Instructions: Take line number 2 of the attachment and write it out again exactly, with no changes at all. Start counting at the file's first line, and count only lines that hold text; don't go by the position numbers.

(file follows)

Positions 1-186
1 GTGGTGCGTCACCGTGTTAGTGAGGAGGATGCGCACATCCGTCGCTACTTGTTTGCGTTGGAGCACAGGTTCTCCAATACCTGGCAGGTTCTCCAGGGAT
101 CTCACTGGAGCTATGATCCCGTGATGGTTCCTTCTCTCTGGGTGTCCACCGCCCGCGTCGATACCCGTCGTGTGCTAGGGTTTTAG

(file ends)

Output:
1 GTGGTGCGTCACCGTGTTAGTGAGGAGGATGCGCACATCCGTCGCTACTTGTTTGCGTTGGAGCACAGGTTCTCCAATACCTGGCAGGTTCTCCAGGGAT